Canada M&A activity improves, but dealmakers uncertain on H2 outlook | Inquirer Business

Canada M&A activity improves, but dealmakers uncertain on H2 outlook

/ 07:30 PM July 06, 2023

TORONTO  – Canadian mergers and acquisitions (M&A) volumes picked up in the second quarter driven primarily by some large proposed transactions, but dealmakers are cautious on the outlook for the rest of the year over global economic concerns and potential interest rate hikes.

The total value of Canadian M&A rose to $90.5 billion in the second quarter of 2023, from $69.4 billion in the second quarter of 2022, according to data from Refinitiv. The quarterly tally was also much higher than the first quarter of 2023, when $35.1 billion of deals were announced.

“I would say we haven’t seen too much of a rebound yet,” said Trond Lossius, head of Canadian M&A at Barclays. “I think it’s a little bit of big deals making up some lost ground as opposed to a general recovery.”


Glencore’s unsolicited $22.5-billion bid for Teck Resources was one of the highlights for Canadian dealmaking activity during the quarter.


Teck repeatedly rebuffed Glencore, before the latter submitted an alternative offer to buy Teck’s steelmaking coal business. Teck has said it is evaluating several proposals for the business.

Investment bankers and deals lawyers also pointed to a lack of boardroom confidence for dealmaking as the outlook corporate earnings remains muted.

“Visibility in terms of earnings, markets, equity pricing, cost of debt are key ingredients lacking a little bit right now and that’s why this whole recovery that we would have broadly expected in 2023 is still not there,” Lossius said.

Global M&A volumes during the second quarter rose 27 percent to $729.5 billion, compared with $574.7 billion during the first three months of the year, but down from $1.1 trillion a year ago, according to Refinitiv data.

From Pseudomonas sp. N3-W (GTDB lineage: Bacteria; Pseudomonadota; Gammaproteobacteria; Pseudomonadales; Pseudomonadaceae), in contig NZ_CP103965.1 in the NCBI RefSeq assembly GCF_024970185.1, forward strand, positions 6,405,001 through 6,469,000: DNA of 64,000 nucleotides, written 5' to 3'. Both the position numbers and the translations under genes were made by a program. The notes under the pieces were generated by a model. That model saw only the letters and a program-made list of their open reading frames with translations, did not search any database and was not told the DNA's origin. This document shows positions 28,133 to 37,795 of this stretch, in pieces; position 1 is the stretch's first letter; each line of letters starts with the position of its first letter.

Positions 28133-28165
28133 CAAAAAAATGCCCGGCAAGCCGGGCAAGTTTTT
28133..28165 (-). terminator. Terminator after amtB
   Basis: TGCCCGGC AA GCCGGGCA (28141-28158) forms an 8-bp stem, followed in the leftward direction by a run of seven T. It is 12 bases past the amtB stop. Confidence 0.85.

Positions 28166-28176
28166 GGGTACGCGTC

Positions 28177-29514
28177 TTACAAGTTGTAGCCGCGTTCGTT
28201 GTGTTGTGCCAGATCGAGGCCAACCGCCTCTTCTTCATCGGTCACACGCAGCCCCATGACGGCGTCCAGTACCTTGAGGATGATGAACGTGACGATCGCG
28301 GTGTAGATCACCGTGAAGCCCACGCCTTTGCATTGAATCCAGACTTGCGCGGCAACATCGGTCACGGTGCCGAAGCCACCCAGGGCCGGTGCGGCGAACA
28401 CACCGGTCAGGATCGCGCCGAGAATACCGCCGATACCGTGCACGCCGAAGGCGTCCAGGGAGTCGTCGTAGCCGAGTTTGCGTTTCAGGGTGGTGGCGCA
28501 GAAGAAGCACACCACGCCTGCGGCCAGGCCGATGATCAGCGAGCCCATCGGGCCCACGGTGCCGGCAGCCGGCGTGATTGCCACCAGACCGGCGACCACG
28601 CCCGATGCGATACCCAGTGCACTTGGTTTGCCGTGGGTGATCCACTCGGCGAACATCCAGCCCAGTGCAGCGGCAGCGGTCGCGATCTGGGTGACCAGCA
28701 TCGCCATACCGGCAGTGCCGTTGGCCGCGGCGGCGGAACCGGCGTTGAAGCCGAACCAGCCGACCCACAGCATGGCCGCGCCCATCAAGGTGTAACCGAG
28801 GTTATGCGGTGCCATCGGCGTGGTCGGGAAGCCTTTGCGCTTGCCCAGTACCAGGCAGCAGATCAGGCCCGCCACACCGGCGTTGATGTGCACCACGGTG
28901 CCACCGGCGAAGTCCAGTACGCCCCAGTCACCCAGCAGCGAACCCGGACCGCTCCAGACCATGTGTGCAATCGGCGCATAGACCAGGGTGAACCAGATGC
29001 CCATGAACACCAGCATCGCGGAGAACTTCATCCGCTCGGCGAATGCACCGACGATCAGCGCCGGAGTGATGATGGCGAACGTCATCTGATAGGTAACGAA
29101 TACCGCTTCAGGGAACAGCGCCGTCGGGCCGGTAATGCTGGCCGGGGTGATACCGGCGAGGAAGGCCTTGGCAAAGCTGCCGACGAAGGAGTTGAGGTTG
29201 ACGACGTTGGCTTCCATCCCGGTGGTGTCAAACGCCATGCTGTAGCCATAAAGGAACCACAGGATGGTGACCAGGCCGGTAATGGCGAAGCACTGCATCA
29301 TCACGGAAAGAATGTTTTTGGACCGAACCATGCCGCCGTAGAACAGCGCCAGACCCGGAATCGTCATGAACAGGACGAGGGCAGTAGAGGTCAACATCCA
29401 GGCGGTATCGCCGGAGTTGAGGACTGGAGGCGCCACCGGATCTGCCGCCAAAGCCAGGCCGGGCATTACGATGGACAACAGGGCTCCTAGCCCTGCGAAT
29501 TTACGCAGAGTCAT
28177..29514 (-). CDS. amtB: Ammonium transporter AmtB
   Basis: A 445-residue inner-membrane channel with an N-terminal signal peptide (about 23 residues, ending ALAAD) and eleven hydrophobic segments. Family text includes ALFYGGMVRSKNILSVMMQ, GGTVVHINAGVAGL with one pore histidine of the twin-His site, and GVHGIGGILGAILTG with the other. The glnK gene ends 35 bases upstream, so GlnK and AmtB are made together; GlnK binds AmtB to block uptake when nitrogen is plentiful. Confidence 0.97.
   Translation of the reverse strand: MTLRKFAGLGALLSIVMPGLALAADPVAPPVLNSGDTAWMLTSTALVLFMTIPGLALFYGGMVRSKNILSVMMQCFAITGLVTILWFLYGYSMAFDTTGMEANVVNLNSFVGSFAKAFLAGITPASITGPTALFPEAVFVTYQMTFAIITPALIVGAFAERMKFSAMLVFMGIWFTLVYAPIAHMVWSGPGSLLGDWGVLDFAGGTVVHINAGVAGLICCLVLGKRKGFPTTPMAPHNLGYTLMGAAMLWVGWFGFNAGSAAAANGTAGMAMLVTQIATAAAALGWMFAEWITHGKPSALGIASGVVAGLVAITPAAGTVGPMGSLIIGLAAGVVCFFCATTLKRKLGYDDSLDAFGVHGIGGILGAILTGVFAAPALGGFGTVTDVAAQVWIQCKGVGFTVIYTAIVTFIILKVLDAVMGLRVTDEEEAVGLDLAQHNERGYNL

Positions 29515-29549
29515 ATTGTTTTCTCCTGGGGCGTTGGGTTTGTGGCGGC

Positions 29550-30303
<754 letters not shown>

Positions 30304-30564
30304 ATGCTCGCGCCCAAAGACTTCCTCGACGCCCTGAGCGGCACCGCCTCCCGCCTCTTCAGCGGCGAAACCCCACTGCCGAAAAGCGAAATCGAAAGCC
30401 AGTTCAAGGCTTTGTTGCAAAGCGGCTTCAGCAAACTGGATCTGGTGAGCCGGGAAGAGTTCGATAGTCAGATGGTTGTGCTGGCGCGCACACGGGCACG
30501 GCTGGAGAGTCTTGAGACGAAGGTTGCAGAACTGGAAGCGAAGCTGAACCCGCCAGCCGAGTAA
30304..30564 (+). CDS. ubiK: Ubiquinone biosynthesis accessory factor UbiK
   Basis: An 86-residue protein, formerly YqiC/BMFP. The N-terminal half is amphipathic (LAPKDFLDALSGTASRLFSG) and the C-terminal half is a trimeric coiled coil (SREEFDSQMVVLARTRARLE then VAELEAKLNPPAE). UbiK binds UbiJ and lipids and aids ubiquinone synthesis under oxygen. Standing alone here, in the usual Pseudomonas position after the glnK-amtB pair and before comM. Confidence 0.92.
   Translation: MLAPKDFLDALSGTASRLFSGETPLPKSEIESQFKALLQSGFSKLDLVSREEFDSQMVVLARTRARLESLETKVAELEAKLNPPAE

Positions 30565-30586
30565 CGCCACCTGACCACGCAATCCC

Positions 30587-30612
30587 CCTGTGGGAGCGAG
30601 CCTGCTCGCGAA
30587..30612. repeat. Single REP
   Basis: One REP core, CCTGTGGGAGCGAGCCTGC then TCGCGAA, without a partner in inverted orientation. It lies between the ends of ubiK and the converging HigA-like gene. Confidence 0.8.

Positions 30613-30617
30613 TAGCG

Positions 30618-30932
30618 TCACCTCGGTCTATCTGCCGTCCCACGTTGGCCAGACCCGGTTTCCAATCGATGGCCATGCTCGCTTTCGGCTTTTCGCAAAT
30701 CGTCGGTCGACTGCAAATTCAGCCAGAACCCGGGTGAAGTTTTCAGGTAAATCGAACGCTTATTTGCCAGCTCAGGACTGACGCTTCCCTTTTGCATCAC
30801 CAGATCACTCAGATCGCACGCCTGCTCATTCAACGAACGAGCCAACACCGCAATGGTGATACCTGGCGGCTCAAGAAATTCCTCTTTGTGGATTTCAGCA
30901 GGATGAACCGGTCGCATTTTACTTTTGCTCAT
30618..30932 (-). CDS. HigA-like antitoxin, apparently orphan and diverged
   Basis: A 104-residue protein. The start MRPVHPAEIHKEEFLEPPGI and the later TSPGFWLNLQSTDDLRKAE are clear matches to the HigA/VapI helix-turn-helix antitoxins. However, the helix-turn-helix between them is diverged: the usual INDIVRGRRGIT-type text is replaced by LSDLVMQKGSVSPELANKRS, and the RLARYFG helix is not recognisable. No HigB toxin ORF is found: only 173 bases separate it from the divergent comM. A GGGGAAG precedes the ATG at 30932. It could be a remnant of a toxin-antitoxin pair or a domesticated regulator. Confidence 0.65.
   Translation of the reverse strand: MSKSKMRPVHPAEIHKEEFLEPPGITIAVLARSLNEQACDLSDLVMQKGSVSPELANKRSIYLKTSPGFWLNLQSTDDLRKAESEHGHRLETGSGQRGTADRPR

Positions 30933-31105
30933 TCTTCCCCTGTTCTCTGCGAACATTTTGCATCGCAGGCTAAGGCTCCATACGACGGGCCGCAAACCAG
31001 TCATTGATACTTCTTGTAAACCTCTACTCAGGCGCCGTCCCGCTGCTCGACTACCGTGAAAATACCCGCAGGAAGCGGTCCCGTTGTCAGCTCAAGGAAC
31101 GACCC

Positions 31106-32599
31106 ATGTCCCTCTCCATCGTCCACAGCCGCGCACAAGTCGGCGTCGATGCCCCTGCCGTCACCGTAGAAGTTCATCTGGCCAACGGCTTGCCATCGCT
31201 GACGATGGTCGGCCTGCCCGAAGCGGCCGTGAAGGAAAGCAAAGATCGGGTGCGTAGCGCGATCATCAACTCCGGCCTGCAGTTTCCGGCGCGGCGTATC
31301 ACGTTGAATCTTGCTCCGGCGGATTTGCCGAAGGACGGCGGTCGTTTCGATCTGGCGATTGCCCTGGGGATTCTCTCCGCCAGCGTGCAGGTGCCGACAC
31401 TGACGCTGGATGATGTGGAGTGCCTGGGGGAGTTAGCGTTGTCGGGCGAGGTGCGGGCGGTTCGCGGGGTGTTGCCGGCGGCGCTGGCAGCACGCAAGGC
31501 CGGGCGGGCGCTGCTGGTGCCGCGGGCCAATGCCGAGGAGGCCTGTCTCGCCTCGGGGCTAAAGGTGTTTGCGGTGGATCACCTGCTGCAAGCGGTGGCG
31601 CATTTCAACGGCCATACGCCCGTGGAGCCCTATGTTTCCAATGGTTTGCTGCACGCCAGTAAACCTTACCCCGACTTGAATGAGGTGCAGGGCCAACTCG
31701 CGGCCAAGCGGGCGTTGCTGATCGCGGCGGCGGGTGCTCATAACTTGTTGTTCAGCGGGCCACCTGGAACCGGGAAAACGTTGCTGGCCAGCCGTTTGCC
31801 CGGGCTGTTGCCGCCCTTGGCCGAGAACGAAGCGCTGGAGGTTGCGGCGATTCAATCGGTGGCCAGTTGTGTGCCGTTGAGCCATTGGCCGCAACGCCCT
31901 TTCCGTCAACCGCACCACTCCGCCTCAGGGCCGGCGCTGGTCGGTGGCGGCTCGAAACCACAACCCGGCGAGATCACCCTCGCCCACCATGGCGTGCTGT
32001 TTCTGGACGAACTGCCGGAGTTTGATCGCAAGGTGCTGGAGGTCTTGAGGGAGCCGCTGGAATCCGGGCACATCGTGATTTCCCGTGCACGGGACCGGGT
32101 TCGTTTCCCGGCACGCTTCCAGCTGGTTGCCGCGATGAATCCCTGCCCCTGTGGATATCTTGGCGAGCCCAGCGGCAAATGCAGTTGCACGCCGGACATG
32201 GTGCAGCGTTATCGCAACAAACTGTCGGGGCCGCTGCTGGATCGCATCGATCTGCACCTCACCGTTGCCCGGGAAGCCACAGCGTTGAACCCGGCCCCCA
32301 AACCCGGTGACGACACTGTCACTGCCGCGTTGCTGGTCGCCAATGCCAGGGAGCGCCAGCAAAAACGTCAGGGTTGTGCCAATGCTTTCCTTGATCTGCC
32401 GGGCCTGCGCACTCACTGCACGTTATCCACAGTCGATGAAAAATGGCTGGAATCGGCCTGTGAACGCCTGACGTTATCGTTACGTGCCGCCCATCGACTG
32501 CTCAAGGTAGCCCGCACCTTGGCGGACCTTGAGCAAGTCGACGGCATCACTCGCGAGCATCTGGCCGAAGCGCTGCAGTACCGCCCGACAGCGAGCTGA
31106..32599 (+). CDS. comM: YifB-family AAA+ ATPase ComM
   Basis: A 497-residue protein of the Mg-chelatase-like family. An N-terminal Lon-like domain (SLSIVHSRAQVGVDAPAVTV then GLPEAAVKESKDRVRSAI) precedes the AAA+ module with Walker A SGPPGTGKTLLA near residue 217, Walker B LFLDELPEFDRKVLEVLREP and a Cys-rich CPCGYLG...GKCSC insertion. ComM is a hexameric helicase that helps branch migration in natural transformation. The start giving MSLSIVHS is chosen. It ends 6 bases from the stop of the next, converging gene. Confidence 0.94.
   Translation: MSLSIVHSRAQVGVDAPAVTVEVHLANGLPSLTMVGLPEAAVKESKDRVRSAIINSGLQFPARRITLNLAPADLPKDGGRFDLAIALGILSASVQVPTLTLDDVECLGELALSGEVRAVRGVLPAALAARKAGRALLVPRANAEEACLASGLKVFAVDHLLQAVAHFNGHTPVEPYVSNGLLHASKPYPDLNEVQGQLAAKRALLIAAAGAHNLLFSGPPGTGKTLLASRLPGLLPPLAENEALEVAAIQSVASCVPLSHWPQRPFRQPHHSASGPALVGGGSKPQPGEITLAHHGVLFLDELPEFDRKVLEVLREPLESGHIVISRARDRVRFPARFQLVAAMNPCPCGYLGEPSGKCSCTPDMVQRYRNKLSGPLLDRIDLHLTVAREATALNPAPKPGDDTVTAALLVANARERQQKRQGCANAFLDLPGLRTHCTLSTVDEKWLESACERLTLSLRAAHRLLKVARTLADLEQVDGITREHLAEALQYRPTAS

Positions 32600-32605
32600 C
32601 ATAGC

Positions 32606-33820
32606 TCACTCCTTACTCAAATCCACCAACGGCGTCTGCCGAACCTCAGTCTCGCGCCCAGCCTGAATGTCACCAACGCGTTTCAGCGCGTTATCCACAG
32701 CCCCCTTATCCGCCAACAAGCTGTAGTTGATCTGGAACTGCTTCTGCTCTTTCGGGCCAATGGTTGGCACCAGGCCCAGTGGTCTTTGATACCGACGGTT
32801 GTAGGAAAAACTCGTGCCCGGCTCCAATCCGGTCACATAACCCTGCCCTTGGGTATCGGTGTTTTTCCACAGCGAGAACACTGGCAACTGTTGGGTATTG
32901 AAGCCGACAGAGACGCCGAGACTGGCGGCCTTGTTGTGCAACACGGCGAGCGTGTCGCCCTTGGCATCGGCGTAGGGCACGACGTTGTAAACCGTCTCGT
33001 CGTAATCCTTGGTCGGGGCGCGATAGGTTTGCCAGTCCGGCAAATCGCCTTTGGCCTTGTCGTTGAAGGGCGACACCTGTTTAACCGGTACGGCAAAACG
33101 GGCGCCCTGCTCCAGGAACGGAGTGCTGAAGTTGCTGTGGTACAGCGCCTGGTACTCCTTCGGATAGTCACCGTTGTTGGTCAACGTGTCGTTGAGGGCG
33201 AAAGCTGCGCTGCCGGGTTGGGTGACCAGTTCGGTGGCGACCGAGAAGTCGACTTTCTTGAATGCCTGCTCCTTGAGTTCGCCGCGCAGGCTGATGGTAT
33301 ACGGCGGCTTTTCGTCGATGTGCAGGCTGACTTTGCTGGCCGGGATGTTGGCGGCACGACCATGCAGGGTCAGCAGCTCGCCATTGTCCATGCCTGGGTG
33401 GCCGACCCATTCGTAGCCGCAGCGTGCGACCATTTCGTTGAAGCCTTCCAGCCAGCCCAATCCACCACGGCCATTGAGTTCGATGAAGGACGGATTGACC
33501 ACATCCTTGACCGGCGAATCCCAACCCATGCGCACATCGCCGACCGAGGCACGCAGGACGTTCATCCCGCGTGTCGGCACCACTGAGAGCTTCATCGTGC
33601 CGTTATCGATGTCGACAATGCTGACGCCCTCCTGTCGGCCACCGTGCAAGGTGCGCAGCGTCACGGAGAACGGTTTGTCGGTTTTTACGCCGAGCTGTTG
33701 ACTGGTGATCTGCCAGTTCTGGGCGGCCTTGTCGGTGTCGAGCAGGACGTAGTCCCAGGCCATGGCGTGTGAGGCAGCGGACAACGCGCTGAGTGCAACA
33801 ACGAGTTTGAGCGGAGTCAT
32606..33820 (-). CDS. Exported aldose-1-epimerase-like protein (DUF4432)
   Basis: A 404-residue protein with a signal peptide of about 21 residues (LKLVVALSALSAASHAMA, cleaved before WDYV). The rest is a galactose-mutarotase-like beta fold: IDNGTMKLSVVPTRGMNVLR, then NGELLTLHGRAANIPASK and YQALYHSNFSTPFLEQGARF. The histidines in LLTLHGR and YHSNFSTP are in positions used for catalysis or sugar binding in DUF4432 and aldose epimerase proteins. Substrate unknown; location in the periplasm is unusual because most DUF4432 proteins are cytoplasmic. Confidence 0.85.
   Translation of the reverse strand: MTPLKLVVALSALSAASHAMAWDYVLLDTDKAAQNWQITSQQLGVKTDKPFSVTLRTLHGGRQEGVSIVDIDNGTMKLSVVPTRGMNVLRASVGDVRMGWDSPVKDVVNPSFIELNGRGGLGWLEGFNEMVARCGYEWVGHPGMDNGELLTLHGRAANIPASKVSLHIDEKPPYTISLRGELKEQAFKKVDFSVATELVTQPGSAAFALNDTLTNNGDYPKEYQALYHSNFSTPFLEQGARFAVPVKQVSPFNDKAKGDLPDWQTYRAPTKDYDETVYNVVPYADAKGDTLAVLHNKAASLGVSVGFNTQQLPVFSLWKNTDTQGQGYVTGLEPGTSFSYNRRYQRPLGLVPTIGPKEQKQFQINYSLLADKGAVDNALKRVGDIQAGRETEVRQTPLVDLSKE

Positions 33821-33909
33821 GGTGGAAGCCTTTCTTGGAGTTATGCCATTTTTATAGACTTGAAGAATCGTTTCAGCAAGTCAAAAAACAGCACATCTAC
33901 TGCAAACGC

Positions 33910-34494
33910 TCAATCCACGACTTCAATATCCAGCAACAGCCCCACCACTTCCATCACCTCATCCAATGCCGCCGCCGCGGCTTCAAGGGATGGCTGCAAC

Global mergers & acquisitions plunged in Q2 but dealmakers see green shoots

The Bank of Canada’s decision on policy tightening is due next week, and the consensus is divided on whether the central bank will hike interest rates by another 25 basis points or keep rates steady. The U.S. Federal Reserve is expected to raise interest rates later in July.


Higher interest rates make it tougher for large companies and private equity firms to borrow debt to finance acquisitions.

During the second quarter, Goldman Sachs Group, BMO Capital Markets, and Barclays took the top three spots in the Canadian financial advisory rankings, according to Refinitiv.

Canadian corporate debt issuance fell slightly in the second quarter. Total issuance stood at C$18 billion ($13.56 billion), down from C$18.8 billion in the first quarter of 2023.

“In general, active conversations are continuing amongst dealmakers but the urgency has slowed somewhat,” said Sarah Gingrich, a partner at law firm Fasken.

Some investment bankers said rate hikes could lead to more dealmaking in some instances.

“The flip side to higher interest rates is it can put pressure on business, so it’s a complexity that a lot of founders haven’t had to deal with in a number of years,” said Jim Osler, managing director at Origin Merchant Partners.

“They can actually envisage taking the proceeds from the sale, putting it into a pretty safe investment portfolio and having a good income stream for it,” he added.


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Unstable markets drag Canadian M&A, debt issuance to four-year low

TAGS: Canada, mergers and acquisitions

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